A Tall Man's Plea: Stop Reclining Your Seat On Planes
With Halloween in the rearview mirror, it’s about to enter the Holidays Proper, and with it, a time of relentless, continuous travel for many people. As if the dark days and seasonal depression weren’t enough, November and December tend to require you to further decimate your circadian rhythms by hopping time zones, and give up the bed you’ve so lovingly tuned for your own personal sleep preferences for a series of dusty pull-outs or stiff hotel bulk-buys. It also means that you are about to become deeply familiar with the scent and swamp-like texture of a packaged breakfast sandwich from the damp floor of a heating tray. All washed down with bad coffee that’s either too hot or too cold, but never just right, like it was procured from a fairy-tale home housing only 2 childless bears. All together, it’s the kind of environment a reality show producer would manufacture in order to create tension between family members, and it’s no wonder so many Thanksgivings end up with someone “needing to go for a walk.”
Much of this is par for the course. But there is one final indignity that we could all erase, if we simply band together. I’m talking about the sudden, semi-cushioned impact of the plane seat back in front of you into both of your knees approximately 10,000 feet after takeoff. You’ve finally settled into your spot, you’ve watched some sort of inane video on safety procedures that a marketing department attempted to make “fun”, fully guaranteeing that no one will ever pay attention to it. You’re about to put on the sort of dead-center 50% on Rotten Tomatoes movie that feels so right for a plane ride. You hear a slight click and a quick creak and within a second, the menisci of both kneecaps are compressed into painful little pancakes. The self-satisfied sigh of the person seated ahead salts the wound just that much more.
I’ll admit that as a taller than average man, living at the size of an NFL tight end with none of the athleticism, strength, or money to show for it, I am more sensitive to this. On the best of days, I fit in an airplane seat like a personal pizza fits in a jean pocket. The only place I look like I’m traveling to is back to the lab to get the bolts in my neck replaced. I realize there’s not a lot of tears shed for tall men, shin splints and short life expectancy aside, but even for an average-sized person, there’s not much space to spare.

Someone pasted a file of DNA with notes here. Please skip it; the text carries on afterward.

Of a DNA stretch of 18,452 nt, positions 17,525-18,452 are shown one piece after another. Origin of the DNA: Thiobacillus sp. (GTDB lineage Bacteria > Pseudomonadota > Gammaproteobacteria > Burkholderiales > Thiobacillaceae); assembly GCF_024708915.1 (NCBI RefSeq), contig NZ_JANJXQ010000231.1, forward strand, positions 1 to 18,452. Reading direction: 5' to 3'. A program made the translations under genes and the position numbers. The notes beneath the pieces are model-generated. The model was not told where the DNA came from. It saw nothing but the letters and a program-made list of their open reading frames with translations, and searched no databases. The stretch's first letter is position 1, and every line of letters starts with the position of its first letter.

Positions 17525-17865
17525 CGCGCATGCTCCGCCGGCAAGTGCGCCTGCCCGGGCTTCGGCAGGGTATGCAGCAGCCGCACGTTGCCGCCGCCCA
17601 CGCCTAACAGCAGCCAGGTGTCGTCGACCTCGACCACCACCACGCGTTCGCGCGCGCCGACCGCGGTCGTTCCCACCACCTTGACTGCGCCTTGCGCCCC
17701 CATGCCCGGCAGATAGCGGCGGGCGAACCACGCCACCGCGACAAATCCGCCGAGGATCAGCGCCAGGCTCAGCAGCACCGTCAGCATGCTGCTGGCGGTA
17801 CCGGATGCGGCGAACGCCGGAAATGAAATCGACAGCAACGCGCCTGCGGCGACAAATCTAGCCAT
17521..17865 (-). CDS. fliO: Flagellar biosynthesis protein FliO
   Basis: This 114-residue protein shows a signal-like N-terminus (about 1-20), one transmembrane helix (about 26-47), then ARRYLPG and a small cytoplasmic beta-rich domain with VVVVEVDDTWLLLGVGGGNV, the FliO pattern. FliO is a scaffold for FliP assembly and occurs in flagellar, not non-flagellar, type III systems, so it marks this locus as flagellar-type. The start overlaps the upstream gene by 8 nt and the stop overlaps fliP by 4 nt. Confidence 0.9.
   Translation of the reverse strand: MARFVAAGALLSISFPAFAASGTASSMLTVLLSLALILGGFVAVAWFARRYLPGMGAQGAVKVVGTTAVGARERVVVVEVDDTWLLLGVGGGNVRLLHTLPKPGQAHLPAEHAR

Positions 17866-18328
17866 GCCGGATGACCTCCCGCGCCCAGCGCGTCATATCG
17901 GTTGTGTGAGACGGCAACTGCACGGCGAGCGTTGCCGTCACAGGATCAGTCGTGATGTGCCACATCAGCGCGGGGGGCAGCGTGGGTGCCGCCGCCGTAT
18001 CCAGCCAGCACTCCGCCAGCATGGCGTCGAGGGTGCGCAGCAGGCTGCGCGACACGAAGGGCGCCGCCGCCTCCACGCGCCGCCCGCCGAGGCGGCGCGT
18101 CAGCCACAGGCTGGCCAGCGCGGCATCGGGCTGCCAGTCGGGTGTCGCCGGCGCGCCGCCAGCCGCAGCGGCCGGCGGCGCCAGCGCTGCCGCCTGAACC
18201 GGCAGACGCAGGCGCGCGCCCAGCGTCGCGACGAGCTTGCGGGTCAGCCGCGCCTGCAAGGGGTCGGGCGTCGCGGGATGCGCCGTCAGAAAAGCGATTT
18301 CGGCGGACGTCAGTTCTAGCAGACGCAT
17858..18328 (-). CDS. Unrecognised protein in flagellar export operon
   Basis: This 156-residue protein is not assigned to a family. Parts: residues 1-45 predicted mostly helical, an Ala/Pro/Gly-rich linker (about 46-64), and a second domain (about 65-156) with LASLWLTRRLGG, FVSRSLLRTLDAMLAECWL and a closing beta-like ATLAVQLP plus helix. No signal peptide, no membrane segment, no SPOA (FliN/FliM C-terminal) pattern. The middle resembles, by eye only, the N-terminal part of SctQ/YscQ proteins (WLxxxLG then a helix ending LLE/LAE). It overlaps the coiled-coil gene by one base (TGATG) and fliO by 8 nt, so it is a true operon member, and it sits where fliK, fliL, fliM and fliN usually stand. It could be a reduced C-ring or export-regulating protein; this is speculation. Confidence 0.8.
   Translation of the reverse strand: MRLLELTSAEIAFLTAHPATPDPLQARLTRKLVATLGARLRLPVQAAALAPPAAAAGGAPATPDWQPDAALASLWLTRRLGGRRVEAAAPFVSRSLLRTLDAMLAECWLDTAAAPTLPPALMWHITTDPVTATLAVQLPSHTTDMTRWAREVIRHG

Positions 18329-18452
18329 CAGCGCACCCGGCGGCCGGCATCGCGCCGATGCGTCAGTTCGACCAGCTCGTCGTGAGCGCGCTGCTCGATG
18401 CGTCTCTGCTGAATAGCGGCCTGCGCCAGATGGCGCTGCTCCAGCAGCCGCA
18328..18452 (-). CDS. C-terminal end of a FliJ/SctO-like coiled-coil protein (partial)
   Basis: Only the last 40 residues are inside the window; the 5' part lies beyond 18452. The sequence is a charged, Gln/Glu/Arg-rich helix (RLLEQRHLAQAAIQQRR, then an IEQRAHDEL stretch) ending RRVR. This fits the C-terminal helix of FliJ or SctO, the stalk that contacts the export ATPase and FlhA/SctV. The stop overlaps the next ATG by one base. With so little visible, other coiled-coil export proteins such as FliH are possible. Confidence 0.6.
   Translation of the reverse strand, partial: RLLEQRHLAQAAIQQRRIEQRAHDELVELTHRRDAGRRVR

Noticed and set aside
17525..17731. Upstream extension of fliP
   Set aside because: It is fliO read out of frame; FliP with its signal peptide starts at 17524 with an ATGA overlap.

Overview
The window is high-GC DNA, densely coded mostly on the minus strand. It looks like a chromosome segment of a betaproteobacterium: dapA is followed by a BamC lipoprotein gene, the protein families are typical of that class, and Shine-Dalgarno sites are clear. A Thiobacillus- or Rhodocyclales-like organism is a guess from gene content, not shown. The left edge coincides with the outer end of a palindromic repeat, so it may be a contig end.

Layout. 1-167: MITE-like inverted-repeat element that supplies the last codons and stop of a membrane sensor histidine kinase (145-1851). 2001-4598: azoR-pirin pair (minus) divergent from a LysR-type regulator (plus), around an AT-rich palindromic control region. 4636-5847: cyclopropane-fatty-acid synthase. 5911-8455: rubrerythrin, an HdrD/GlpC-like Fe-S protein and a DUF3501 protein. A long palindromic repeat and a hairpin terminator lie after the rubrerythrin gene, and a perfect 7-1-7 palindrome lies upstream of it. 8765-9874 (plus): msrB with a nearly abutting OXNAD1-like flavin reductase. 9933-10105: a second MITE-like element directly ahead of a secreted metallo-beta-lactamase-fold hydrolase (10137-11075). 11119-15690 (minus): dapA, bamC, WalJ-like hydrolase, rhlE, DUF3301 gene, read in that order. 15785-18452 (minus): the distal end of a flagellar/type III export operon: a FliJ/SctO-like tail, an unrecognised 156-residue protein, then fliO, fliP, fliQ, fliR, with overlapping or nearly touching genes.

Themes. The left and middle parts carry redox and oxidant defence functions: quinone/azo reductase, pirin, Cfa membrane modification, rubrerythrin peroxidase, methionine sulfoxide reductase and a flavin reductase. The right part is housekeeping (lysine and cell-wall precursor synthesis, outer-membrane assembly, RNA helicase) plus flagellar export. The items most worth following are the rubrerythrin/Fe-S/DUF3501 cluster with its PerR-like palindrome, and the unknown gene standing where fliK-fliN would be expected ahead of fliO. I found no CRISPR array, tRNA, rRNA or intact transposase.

None of this is helped by the fact that airlines have been squeezing every possible inch out of individual seats in order to increase capacity, while also stealing centimeters to create the class warfare disguised as seating option that they call Economy Plus Ultra, et al. Like a frog boiled in slowly heating water, suddenly we’re all flying cross country packed into absolutely minimal meatspace, ten dozen cubes of anguish and unnatural spine curvature attempting to watch Doctor Strange with our head sideways.
I realize there will be backlash, and I am ready for it. I know the most common refrain: “I paid for a seat that reclines, if you don’t like it, it’s your problem.” I understand this! I really do! Because that’s exactly what Big Airplane WANTS us saying. They want us fighting over 10 degrees of lean, sparring over the spatial scraps that they’ve left us with. They want us saying “I can’t believe this person is taking away my space” instead of “Hey, shouldn’t these seats be designed with the size of a human in mind instead of a tiny woodland elf?”
Plus, the person in front of you is most likely going to recline their seat into you. Think of the annoyance you feel when you see that headrest descend, all but crushing your tiny Coca-Cola can, sending your plastic cup filled with ice that somehow tastes bad rattling towards your lap. It’s a natural reaction to take that fury and pass it along, to send the wave of space invasion rocketing backwards towards the back of the plane, until it finally crushes the last row between bad upholstery and an airplane bathroom filled with digested McGriddle remains. The fat cats are up in first class, sitting in small airborne apartments, sipping orange juice and champagne, buying the overpriced Wi-Fi in order to finalize their company’s layoffs. Unfortunately, there’s nothing we can do about first class except by stalwartly crop-dusting them every time we board and trying to shit in their fancy bathroom when the flight attendant isn’t watching. Meanwhile, all of coach is embroiled in a seat-based Stanford Prison Experiment that will only end in bruised knees and spilled pretzels.
Now, I’m also not trying to say the only acceptable level of reclination is the default, upright position. No doubt also due to attempts to save space, that now basically locks you into the posture of an ambulance spineboard. The solution here, the compromise that brings us all the greatest pleasure, is the partial recline. Sure, pop a click or two to give yourself a little breathing room. But we don’t all need to be slamming our seat back repeatedly like we’re trying to straighten steel rebar. The partial recline is the olive branch of aerial travel. A partial recline says to the person behind you, “we’re all in this together.” A perfect, balanced, combination of comfort for two parties, forming a both metaphorical and visual yin and yang.
This is a long war, and one I don’t expect to win, but one I will be proud to go down fighting. Scientists have long known about the phenomenon of “phantom traffic jams”. These are caused by drivers’ tendency for the binary of either stop or go over slow, continuous movement, creating seemingly standstill traffic out of nowhere. Our devotion to the full recline echoes this very same problem. And in the same seemingly contradictory way that everyone going a little slower would make us get everywhere faster, everyone making themselves a little less comfortable would make all of our travel more pleasant.